22 A Global Power The United States in the Era of the Great War 1901-1920
A Global PowerThe United States in the Era of the Great War 1901-1920 • Becoming a World Power • The Great War • American Mobilization • Over Here • Repression and Reaction • An Uneasy Peace • Conclusion
Chapter Focus Questions • How and where did the United States expand its role on the international scene? • Why did the United States move from neutrality to participation in the Great War? • What methods and techniques did the federal government used to achieve wartime mobilization?
Chapter Focus Questions (cont’d) • How did U.S. entry into the war alter the political landscape, especially with respect to dissent? • How can we explain Woodrow Wilson’s failure to win the peace?
The American Expeditionary Force in France • Meuse-Argonne Offensive • largest American operation of the war • Pershing hoped to end the war with the stamp of the Americans. • Common experiences of AEF • The Meuse-Argonne Offensive brought to life the harsh realities of mechanized war.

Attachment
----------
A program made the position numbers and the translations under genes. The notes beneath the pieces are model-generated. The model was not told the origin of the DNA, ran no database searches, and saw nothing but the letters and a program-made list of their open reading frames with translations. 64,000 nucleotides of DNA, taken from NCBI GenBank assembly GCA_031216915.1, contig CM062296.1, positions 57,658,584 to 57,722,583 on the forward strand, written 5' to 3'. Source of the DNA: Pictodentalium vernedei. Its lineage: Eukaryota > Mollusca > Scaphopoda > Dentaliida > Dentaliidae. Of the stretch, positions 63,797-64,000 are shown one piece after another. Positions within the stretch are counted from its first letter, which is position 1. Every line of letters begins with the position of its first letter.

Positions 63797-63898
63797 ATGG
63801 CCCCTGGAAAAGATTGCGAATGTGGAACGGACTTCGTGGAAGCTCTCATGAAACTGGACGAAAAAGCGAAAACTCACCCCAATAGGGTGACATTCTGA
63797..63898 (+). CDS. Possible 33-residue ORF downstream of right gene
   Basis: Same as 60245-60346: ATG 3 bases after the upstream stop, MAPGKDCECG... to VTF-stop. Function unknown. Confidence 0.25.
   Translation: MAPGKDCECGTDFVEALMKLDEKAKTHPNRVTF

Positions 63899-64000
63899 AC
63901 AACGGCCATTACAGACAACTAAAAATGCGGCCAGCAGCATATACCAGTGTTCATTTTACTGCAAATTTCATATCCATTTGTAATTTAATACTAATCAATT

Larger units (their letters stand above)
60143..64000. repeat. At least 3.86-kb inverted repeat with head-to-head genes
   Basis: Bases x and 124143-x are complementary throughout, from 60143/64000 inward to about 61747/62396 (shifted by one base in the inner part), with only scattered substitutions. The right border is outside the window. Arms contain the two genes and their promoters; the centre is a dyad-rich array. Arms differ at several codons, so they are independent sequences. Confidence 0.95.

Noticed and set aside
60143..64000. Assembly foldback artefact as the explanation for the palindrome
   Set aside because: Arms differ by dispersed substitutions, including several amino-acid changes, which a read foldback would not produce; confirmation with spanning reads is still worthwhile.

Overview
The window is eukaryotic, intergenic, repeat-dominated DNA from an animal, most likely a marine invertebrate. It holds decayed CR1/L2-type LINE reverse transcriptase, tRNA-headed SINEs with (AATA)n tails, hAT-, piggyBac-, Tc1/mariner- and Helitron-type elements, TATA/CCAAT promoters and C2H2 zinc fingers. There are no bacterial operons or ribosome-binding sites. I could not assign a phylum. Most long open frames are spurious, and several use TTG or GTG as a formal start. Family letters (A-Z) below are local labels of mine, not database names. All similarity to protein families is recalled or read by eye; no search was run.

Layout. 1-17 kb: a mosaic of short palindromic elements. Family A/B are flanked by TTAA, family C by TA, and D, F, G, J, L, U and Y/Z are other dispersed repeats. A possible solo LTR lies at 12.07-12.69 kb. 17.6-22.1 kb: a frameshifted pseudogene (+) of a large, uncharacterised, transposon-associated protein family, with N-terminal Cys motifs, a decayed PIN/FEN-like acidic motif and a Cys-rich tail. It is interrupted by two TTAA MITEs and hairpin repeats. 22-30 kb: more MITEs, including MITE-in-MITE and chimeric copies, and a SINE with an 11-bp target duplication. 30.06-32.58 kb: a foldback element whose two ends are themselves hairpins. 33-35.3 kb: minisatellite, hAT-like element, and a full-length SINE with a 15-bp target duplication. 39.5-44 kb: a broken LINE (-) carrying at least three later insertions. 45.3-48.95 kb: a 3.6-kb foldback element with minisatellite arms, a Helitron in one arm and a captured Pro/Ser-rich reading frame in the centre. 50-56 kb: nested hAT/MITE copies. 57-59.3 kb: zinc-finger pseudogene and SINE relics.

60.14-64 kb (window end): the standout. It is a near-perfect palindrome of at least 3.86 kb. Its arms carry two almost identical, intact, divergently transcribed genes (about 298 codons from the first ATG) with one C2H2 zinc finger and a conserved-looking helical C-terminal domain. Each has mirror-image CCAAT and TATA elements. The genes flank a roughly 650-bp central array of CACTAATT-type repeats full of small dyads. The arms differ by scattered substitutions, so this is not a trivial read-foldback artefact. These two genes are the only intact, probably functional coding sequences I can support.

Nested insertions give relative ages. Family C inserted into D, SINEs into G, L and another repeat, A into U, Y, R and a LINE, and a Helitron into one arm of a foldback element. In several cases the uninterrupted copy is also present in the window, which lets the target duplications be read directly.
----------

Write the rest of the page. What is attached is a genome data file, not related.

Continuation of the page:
Becoming a World Power • In the early 20th century, U.S. foreign policy became more vigorous and aggressive both in Asia and the Western Hemisphere. • Inspired by Progressivism and moralism, economic expansion and foreign policy set the stage for American involvement in World War I.
Roosevelt: The Big Stick • Americans believed that they had a God-given role to promote a moral world order.
Roosevelt: The Big Stick (cont'd) • Theodore Roosevelt’s “big stick” approach called for intervention. • He secured a zone in Panama for a canal, completed in 1914. • He expanded the Monroe Doctrine to justify armed intervention in the Caribbean where the United States assumed management of several nations’ finances.